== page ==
Wednesday, August 24, 2016

Colorblindness: Its Ineffectiveness and Its Impact

Around this time last month, a Black therapist by the name of Charles Kinsey was shot in an attempt to defend his twenty-three-year-old autistic Latino client, Arnaldo Rios Soto, from being harmed by a Miami police officer.  A "concerned" local had reported Rios Soto to the police department out of a belief that his toy truck was a handgun.  This event had left Rios Soto traumatized. 

Some of the comments in the above link are quite perturbing to me, from presuming that a twenty-three-year-old disabled man was inherently at the cognitive level of a small child, that society should return to the days where autistic people and others with developmental and psychiatric disabilities should be warehoused in institutions "for their own good," and that all autistic people are born in pain.  All of those comments are subject to excellent criticism, and have been so previously, by so many individuals.  My own criticisms of such beliefs will arise when I can find the words to do so.

However, this post is not about such criticisms.  This post is about how colorblindness is ineffective, how we can pretend all that we might that race is not a determinant in the outcome of one's life, and that race and autism are not inexorably linked.  

Not only is the shooting of Charles Kinsey another shining example of the fact that more nonviolent Black people are shot by police in America, but that the race and ethnicity of Arnaldo Rios Soto is effectively being ignored.  It is the lack of response to the needs of specific racial and ethnic demographics by autism and by broader cross-disability organizations that have prompted for disabled people of color to create the #DisabilitySoWhite hashtag, and for Black disabled people to prompt the hashtags #BlackAutisticLivesMatter and #BlackDisabledLivesMatter.  

Being a white woman, I do not feel that I am in a position to comment on how various communities of color view disability, autism in particular.  Alas, coming from a position of privilege, I am cognizant of the fact that socioeconomic and language barriers persist in preventing people of color from accessing the care and treatments that they need, and that a lack of cultural competency persists in disciplines such as psychiatry and psychology-- in the medical field in general.  I am also aware of the fact that the typical poster child for autism fundraising campaigns is almost always a young white boy, and on rarer occasions, a young white girl or a grown white man-- something that I believe has contributed to cases where which an autistic child of color is disciplined out of an inherent racial bias.  Even historically, have autistics of color been unrecognized and heretofore erased, a travesty that has had consequences today.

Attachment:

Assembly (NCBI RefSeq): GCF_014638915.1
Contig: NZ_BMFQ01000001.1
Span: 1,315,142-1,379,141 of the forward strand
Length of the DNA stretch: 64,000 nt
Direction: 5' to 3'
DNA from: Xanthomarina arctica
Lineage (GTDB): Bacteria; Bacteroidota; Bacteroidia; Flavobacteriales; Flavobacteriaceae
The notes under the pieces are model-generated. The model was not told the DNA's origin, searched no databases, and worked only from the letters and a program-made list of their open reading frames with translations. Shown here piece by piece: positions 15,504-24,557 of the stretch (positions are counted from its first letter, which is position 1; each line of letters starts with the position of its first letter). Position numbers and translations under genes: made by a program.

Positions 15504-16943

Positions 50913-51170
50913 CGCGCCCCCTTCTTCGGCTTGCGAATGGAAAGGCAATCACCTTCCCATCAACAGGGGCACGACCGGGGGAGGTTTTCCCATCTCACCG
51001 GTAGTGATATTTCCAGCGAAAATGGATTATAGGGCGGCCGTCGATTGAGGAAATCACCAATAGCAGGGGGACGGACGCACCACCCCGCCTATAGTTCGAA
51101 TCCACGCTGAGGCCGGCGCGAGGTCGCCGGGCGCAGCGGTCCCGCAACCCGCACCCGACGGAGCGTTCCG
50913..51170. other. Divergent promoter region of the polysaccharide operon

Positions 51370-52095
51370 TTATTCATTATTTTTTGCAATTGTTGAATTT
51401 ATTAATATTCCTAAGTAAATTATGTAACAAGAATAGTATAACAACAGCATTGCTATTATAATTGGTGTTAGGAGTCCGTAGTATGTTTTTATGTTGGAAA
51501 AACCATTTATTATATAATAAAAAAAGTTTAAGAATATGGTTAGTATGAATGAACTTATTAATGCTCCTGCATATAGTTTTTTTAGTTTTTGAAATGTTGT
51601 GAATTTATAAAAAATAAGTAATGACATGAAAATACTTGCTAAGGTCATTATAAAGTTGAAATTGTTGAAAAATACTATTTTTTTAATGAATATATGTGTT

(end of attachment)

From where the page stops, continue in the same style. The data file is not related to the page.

The fact of the matter is, disability rights organizations and autism-specific organizations in particular can no longer afford to be single-issue.  It is immensely inappropriate to remain single-issue, if it is not apparent in the consequences of remaining so.  This piece drives home my point.

Race is irrefutably a creation of the human mind, not a construct rooted in biology.  Just about everyone, it seems, can accept the latter statement, and yet the former statement is avoided as a conversation out of fear, fear that we will open doors that we believed that we have closed, fear that we will tread into territory that should not be trod.  The truth of the matter is, ignoring these conversations can inflict dire suffering on the people surrounding us.  The truth of the matter is, those doors were never closed to begin with; that territory is one that affects and permeates all people in some manner, directly or indirectly.  

When you want to open your mouth about how "All Lives Matter," just remember that the tale of Arnaldo Rios Soto floated about in the mainstream media for perhaps a week or less, his traumatic story reduced to a soundbite with some video footage for purpose of commentary.  Remember that the mainstream media ignored a stabbing attack at a care home for the disabled in Sagamihara, Japan, because a nation not in immediate Western interest should not receive empathy.  Remember that right now, protests led by hundreds of indigenous peoples of North America are going on to prevent the building of the Dakota Access Pipeline, an act that would ravage what to them is their heritage and their connection to their past.

Dare to tell those who have died and continue to die at the hands of racism that "All Lives Matter," because while it is certainly obvious that they do, it is apparent that many people's lives are being ignored by the powers that be.